Writers’ Pay

working_writers_1The National Writers Union/UAW Local 1981 (NWU) is committed to establishing a living wage for all freelance writers. Working without pay should not be the expectation of online publications – or online writers.  As the nation’s most popular blog, the Huffington Post sets the status quo for other online publications. The NWU is committed to fighting for fair pay for freelance writers. In 2011, National Writers Union launched the Pay The Writer! campaign to establish fair pay rates for freelance journalists working for the Huffington Post and other online publications. On October 11, NWU held a national event, a live-streamed panel discussing the future of online freelance journalism (video of the event is available here). In 2014, NWU affirmed its solidarity with Who Pays Writers?an anonymous, crowdsourced list of which publications pay freelance writers, and how much. Read some advice for writers from Manjula Martin of Who Pays Writers?

 We will continue to organize around these principles:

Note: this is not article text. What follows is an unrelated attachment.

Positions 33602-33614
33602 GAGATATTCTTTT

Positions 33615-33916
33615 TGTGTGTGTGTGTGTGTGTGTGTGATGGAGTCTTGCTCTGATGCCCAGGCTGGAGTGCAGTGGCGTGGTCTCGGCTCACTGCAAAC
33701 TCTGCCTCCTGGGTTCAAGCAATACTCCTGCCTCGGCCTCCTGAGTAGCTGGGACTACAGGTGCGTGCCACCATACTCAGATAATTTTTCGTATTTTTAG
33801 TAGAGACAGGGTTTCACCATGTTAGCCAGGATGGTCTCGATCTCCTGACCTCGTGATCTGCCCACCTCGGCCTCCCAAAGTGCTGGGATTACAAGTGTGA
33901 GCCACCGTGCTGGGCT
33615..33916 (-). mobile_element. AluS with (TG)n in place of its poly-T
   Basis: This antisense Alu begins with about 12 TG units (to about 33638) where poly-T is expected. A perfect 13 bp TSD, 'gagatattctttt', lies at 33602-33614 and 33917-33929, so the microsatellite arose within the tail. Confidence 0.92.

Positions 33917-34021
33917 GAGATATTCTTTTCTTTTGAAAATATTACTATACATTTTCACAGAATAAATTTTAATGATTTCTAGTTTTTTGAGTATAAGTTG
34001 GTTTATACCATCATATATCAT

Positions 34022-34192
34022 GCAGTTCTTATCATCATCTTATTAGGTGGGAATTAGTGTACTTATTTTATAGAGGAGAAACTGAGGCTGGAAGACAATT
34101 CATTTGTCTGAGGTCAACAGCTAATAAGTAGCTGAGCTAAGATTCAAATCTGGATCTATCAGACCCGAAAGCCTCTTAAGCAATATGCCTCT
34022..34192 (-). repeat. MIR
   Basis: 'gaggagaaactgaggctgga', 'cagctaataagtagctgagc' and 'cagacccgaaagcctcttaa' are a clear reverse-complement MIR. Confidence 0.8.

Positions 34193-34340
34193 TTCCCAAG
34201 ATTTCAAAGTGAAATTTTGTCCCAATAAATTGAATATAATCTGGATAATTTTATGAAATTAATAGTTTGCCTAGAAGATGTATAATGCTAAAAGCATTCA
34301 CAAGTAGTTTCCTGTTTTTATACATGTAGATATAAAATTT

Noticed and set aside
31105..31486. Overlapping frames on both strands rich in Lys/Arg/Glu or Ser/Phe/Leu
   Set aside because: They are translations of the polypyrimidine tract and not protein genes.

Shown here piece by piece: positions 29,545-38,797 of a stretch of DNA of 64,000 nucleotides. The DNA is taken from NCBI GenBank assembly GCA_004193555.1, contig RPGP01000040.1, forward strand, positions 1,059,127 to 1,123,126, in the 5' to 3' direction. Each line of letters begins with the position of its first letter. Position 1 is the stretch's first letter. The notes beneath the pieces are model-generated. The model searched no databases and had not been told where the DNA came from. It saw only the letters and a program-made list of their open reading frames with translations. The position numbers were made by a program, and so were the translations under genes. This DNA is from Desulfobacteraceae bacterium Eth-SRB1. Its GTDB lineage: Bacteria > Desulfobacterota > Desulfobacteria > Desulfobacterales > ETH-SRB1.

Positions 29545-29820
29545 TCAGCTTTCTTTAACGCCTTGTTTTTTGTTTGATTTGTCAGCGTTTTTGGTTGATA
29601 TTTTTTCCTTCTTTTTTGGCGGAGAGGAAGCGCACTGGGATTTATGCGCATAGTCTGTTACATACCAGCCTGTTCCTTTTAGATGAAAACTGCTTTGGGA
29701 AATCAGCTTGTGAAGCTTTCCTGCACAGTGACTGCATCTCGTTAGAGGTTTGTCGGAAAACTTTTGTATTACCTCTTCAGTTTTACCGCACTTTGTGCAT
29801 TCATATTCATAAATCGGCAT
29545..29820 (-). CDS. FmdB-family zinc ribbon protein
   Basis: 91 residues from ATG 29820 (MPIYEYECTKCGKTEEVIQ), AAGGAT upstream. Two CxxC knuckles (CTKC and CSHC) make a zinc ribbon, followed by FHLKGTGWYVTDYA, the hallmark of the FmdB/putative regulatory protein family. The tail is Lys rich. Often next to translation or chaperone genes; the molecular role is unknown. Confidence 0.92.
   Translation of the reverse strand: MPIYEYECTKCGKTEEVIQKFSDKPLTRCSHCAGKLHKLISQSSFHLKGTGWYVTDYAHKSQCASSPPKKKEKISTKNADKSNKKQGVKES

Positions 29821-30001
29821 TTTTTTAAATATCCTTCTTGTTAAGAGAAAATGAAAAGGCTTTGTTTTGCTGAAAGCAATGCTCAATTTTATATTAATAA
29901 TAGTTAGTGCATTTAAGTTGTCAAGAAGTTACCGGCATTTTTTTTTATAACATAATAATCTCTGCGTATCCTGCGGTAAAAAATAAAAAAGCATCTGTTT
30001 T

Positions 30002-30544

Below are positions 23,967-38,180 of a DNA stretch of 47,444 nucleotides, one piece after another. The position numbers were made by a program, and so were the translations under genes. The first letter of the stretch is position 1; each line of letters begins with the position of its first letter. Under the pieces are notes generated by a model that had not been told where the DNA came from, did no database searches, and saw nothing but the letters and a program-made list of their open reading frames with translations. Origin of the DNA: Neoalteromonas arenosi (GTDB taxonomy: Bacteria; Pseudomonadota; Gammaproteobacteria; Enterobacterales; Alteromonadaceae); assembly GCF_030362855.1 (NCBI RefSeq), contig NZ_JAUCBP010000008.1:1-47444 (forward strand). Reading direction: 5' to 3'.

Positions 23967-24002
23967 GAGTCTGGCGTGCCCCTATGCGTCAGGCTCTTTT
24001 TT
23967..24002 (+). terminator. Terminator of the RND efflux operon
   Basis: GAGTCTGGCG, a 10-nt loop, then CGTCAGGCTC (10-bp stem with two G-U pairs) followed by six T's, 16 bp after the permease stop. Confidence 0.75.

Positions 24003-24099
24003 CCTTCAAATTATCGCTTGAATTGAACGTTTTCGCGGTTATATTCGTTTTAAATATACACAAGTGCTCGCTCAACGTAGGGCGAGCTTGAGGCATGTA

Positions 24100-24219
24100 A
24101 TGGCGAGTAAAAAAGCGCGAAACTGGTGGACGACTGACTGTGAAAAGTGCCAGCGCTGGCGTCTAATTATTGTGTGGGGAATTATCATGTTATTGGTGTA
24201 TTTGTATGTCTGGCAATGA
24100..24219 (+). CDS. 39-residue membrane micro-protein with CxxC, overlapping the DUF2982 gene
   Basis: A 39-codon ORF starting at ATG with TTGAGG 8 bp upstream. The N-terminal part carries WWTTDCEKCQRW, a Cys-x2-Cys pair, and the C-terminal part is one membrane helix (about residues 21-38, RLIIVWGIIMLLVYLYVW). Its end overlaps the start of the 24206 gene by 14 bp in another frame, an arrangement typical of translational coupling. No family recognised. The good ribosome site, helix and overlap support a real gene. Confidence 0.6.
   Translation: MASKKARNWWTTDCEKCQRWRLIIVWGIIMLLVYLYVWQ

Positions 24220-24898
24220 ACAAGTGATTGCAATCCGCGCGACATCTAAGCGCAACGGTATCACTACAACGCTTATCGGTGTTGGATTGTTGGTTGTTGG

• Freelance journalists working for for-profit, multi-million dollar online publications should get paid.
  • If you cover the news for anybody, you should get paid;
  • If you take on assignments, with an editor, you should get paid.
  • Occassional contributions by writers, educators or activists who are promoting a book or a cause could be unpaid and that fact should be acknowledged at the end of the article.
  • Frequent and regular contributors should be paid.

Writers create more than content. We create value and wealth. Working without pay should not be the expectation of online publications – or online writers.  Quality journalism must be justly compensated. Today we are in touch with hundreds more writers than we were when we started, and some are joining NWU. Our Twitter handle comes out of the Pay The Writer campaign, and it reflects one of our most fundamental values. Follow us @PayTheWriter